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WORKING IN DENMARK

A-kasse: Everything foreigners in Denmark need to know about unemployment insurance

In uncertain times, a membership to one of Denmark’s unemployment insurance funds (A-kasse) may offer some security. Here are 20 common questions foreigners are likely to have about Denmark’s A-kasser.

a-kasse in copenhagen
There are plenty of things worth knowing about Denmark's A-kasse unemployment insurance system. The Local provides a comprehensive guide. File photo: Niels Ahlmann Olesen/Ritzau Scanpix

The prospect of Denmark experiencing an economic recession is now among business leaders’ top three concerns, according to a recent survey from PricewaterhouseCoopers (PwC). 

Following Russia’s invasion of Ukraine, Denmark’s Ministry of Finance laid out three scenarios for how the Danish economy is likely to be affected, two of which anticipate a recession while all three scenarios project reduced GDP, increased inflation, and rising unemployment. 

Even outside of a potential recession, Mads Storgaard Pedersen, consultant and assistant attorney at the Federation of Danish Industry (DI), said it’s important to understand how Denmark approaches unemployment benefits. 

“The unemployment insurance scheme is an integral aspect of the Danish model of ‘flexicurity’,” Pedersen told The Local. Denmark’s flexicurity system, which aims to balance flexibility and security, relies on the ability to hire (and fire) employees with relative ease, he added, with unemployment benefits serving as an interim safety net. 

However, it’s important to understand that unemployment insurance in Denmark is voluntary, said Michel Klos, chief consultant at Danske A-kasser, an industry organisation representing Denmark’s unemployment insurance funds. This means employees in Denmark are not automatically insured against unemployment. 

Instead, unemployment benefits are administered by private unemployment insurance funds known as A-kasser (or arbejdsløshedskasse). According to Maja Krøjgaard, job consultant and team leader at the unemployment insurance fund Min A-kasse, 2.1 million Danes are members of an A-kasse.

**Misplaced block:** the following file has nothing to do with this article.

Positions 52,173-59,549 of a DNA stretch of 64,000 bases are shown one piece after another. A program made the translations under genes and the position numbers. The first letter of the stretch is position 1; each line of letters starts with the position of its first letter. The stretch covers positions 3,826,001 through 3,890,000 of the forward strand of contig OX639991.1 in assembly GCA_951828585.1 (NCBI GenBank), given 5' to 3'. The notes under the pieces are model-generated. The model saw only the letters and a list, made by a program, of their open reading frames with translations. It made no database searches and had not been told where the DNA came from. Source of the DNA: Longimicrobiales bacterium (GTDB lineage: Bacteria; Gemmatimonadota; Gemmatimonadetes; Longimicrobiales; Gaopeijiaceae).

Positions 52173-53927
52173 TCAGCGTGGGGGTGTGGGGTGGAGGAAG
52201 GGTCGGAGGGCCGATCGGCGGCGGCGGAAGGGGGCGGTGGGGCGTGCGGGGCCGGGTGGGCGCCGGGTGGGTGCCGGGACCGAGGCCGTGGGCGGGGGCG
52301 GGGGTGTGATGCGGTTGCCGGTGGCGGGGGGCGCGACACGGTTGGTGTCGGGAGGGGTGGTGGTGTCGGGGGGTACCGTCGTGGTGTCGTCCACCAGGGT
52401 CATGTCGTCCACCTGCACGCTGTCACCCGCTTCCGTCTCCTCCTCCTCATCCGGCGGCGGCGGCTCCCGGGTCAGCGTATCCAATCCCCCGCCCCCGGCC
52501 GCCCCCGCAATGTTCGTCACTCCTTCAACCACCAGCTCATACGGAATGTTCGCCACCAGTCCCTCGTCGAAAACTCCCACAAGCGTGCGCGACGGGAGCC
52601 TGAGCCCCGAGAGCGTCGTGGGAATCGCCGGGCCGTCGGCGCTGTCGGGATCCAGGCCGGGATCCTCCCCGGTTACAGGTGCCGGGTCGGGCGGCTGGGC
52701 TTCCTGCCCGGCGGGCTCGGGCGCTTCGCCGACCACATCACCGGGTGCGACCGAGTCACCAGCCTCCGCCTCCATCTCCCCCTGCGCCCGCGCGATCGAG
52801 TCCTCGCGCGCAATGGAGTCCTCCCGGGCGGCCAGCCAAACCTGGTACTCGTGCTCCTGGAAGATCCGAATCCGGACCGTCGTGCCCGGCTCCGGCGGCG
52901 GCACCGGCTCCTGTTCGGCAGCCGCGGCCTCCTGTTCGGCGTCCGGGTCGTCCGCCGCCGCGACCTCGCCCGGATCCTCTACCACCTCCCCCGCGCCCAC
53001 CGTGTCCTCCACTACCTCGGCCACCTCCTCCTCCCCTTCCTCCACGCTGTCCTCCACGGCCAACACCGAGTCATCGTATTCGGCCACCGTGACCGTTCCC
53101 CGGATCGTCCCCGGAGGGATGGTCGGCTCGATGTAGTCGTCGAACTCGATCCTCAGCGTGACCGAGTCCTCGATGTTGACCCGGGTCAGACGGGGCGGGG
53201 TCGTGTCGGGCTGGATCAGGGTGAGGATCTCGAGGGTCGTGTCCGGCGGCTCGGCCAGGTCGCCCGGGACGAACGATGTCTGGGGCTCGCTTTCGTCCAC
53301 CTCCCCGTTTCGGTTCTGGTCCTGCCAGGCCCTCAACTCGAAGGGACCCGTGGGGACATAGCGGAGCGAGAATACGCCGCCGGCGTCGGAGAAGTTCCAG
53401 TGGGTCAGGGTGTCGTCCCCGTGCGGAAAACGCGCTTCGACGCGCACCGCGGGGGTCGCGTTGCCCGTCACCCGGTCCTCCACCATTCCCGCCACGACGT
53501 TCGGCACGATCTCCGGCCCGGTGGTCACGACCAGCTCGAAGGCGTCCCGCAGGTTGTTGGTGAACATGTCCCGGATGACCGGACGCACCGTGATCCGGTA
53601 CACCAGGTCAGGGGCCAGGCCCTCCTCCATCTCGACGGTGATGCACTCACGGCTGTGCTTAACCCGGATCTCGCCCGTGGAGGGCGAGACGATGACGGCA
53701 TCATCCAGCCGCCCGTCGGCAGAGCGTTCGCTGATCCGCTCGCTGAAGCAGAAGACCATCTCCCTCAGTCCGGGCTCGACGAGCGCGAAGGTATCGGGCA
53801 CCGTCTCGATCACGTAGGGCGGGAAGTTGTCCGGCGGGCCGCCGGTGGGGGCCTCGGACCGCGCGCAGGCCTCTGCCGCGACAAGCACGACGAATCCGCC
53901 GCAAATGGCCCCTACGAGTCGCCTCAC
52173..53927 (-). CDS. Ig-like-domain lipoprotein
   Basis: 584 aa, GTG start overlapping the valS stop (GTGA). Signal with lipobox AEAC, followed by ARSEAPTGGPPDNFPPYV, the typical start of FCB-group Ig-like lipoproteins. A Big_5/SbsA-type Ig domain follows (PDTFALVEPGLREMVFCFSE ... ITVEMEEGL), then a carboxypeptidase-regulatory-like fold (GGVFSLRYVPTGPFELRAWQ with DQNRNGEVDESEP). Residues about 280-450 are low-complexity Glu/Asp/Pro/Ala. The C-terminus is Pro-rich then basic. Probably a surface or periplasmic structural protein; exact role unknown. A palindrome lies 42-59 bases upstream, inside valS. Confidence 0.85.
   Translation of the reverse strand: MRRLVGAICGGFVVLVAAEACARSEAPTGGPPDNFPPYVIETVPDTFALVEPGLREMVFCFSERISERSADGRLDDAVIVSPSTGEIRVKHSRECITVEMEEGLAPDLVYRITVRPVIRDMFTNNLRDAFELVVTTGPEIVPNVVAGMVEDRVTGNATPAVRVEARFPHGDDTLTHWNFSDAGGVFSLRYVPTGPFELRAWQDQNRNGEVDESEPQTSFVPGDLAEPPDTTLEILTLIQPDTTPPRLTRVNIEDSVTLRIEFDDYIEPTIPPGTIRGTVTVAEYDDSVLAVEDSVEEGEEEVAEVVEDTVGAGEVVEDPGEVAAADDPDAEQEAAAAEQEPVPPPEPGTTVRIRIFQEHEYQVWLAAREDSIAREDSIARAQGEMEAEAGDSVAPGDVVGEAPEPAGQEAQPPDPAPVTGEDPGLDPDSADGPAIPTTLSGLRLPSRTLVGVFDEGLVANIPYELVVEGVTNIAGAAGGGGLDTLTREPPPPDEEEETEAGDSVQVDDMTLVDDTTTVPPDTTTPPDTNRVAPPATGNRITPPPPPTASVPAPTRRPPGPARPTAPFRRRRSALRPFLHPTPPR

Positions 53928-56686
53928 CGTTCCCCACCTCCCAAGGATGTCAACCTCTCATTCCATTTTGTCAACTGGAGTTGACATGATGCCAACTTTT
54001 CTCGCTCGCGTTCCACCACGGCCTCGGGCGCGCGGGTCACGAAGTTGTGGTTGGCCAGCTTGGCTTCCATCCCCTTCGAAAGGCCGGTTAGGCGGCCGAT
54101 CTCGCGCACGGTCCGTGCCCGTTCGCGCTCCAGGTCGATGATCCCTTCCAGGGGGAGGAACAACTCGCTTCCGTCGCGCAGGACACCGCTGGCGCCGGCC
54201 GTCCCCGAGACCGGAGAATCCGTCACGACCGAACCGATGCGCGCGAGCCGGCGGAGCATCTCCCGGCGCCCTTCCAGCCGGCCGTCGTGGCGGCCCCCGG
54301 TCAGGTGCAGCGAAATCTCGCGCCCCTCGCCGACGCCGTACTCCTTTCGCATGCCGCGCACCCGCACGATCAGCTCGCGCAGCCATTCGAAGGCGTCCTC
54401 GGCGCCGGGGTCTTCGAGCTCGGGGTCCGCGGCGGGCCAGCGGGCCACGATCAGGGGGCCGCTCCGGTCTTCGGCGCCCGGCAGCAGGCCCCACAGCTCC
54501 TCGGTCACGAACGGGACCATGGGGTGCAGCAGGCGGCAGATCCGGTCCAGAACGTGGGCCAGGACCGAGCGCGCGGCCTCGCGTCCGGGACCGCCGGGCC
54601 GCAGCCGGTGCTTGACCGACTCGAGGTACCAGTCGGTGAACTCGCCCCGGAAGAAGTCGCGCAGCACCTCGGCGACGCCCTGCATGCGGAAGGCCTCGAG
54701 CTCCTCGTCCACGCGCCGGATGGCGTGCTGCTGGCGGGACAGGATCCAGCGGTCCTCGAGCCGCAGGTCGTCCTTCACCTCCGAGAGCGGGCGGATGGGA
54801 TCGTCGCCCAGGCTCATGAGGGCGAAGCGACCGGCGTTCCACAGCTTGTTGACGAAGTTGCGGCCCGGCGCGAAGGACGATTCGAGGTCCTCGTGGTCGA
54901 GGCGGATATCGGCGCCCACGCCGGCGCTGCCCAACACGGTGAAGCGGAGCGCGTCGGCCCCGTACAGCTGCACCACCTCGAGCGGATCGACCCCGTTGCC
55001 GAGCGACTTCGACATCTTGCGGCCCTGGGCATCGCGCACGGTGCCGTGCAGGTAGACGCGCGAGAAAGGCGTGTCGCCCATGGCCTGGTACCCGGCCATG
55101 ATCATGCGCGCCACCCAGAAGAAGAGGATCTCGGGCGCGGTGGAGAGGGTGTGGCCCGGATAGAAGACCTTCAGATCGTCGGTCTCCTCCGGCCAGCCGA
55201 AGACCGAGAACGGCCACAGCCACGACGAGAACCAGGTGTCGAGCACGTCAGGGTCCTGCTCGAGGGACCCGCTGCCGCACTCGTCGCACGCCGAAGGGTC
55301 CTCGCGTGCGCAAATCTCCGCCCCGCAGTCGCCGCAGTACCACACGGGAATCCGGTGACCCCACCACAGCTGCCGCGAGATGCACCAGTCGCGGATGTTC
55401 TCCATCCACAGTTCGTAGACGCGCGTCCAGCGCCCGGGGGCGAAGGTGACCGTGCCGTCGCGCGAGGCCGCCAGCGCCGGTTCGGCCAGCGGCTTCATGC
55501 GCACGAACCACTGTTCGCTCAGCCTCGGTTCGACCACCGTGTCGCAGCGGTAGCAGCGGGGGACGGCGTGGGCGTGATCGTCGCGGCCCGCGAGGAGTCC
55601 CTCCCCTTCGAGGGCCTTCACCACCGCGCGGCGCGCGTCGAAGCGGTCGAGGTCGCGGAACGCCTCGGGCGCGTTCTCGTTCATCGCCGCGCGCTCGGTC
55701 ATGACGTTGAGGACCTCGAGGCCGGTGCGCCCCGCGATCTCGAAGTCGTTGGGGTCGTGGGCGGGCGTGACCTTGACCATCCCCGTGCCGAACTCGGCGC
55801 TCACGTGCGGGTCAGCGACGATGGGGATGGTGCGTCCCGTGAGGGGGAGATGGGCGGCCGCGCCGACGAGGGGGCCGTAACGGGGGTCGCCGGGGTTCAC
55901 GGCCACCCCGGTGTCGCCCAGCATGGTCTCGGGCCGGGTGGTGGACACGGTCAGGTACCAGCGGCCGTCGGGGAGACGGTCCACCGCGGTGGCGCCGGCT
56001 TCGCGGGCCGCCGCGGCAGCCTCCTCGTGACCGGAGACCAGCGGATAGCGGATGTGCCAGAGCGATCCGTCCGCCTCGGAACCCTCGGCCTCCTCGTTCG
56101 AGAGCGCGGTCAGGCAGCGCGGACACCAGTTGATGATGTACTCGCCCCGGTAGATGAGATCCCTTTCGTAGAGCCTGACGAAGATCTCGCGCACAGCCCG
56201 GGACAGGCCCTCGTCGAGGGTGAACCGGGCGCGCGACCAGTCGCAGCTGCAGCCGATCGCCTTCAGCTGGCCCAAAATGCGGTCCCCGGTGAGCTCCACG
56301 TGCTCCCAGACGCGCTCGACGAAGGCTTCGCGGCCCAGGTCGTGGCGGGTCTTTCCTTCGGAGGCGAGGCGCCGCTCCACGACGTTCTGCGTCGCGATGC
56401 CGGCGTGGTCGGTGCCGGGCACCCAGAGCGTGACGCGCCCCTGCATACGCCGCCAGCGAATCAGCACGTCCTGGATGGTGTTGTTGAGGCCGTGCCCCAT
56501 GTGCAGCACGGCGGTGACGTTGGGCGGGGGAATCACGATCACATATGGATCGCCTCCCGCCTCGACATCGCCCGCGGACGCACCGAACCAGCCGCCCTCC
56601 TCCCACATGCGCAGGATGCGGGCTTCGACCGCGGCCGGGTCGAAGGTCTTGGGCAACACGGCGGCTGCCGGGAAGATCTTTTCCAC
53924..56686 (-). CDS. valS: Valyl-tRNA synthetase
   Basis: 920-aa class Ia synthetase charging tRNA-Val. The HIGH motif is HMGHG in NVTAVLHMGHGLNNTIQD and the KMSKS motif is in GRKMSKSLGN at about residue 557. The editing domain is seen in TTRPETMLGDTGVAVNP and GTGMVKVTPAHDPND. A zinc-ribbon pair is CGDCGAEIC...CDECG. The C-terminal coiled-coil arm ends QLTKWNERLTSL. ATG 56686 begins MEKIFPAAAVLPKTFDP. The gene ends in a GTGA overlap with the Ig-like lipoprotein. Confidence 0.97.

Whether or not an A-kasse membership is right for you, it’s important for foreigners working in Denmark to better understand the Danish unemployment system. Here, The Local answers 20 common questions foreigners are likely to have about Denmark’s unemployment insurance fund scheme.

  1. How do A-kasser work?

A-kasser are private associations who have been authorised by the Danish state to administer unemployment benefits. According to Danske A-Kasser, the state regulates the requirements for receiving benefits while the A-kasse administers the benefits.

Those interested in A-kasse membership need to apply to the A-kasse of their choice, either as a full-time or part-time insured member. A-kasse members pay a tax-deductible monthly fee, which gives them the right to receive unemployment benefits (dagpenge) should they become unemployed. 

However, members must meet certain eligibility requirements to receive unemployment benefits, which include being a member of an A-kasse for at least 12 months. According to Denmark’s digital self-service website Borger.dk, one must also have earned at least 246,924 kroner (2022) in the past three years for full-time insured and 164,616 kroner (2022) for part-time insured. 

Those who have previously received unemployment benefits must renew their eligibility by hours worked rather than income. “This means that you become eligible for benefits again once you have worked 1,924 hours within a three-year period,” Krøjgaard told The Local.

  1. Who is eligible to join an A-kasse?

To join an A-kasse, you have to be at least 18 years of age (or have completed a vocational education of at least 18 months), have more than two years left before reaching retirement age, and reside in Denmark. 

Some A-kasser specialise in particular industries while others accept members of all professions. Some accept self-employed individuals and others offer student memberships (some for free).

In addition to Danish nationals, both EU/EEA nationals and third country nationals are eligible to join an A-kasse. “The right to unemployment benefits is the same for everyone – regardless of nationality – if you have a legal residence and have a work permit,” Klos said. 

  1. Can foreign unemployment fund contributions count toward my eligibility to receive unemployment funds in Denmark?

Although members have to contribute to an unemployment insurance fund for one year, it is possible to apply to use periods from another EU/EEA country to fulfil the one-year requirement. Third country citizens living in Denmark can only aggregate insurance periods within the Nordic countries, according to Borger.dk.

To do so, one must be a resident in Denmark and become a member of a Danish unemployment insurance fund. There are additional criteria, depending on whether or not a person has been a member of a Danish unemployment insurance fund within the last 5 years, outlined on Borger.dk.